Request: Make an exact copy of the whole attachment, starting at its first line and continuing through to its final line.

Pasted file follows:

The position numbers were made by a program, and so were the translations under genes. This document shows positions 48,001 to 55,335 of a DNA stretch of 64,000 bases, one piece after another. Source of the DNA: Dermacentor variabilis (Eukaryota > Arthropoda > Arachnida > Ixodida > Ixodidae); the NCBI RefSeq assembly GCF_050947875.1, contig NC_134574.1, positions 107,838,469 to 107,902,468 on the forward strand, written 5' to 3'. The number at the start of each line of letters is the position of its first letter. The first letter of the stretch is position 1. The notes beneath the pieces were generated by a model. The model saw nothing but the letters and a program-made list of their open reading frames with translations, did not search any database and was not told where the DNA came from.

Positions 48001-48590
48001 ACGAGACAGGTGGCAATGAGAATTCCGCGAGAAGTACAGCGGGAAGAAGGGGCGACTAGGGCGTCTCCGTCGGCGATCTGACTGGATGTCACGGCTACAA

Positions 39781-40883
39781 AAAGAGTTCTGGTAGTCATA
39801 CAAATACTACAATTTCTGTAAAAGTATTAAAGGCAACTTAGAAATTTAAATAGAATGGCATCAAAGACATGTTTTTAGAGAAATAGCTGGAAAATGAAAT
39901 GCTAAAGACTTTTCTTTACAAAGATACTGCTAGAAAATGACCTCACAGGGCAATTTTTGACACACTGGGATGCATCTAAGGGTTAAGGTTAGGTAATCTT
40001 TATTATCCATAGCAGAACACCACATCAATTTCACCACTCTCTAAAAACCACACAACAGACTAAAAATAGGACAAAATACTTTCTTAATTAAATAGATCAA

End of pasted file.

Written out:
The position numbers were made by a program, and so were the translations under genes. This document shows positions 48,001 to 55,335 of a DNA stretch of 64,000 bases, one piece after another. Source of the DNA: Dermacentor variabilis (Eukaryota > Arthropoda > Arachnida > Ixodida > Ixodidae); the NCBI RefSeq assembly GCF_050947875.1, contig NC_134574.1, positions 107,838,469 to 107,902,468 on the forward strand, written 5' to 3'. The number at the start of each line of letters is the position of its first letter. The first letter of the stretch is position 1. The notes beneath the pieces were generated by a model. The model saw nothing but the letters and a program-made list of their open reading frames with translations, did not search any database and was not told where the DNA came from.

Positions 48001-48590
48001 ACGAGACAGGTGGCAATGAGAATTCCGCGAGAAGTACAGCGGGAAGAAGGGGCGACTAGGGCGTCTCCGTCGGCGATCTGACTGGATGTCACGGCTACAA

Positions 39781-40883
39781 AAAGAGTTCTGGTAGTCATA
39801 CAAATACTACAATTTCTGTAAAAGTATTAAAGGCAACTTAGAAATTTAAATAGAATGGCATCAAAGACATGTTTTTAGAGAAATAGCTGGAAAATGAAAT
39901 GCTAAAGACTTTTCTTTACAAAGATACTGCTAGAAAATGACCTCACAGGGCAATTTTTGACACACTGGGATGCATCTAAGGGTTAAGGTTAGGTAATCTT
40001 TATTATCCATAGCAGAACACCACATCAATTTCACCACTCTCTAAAAACCACACAACAGACTAAAAATAGGACAAAATACTTTCTTAATTAAATAGATCAA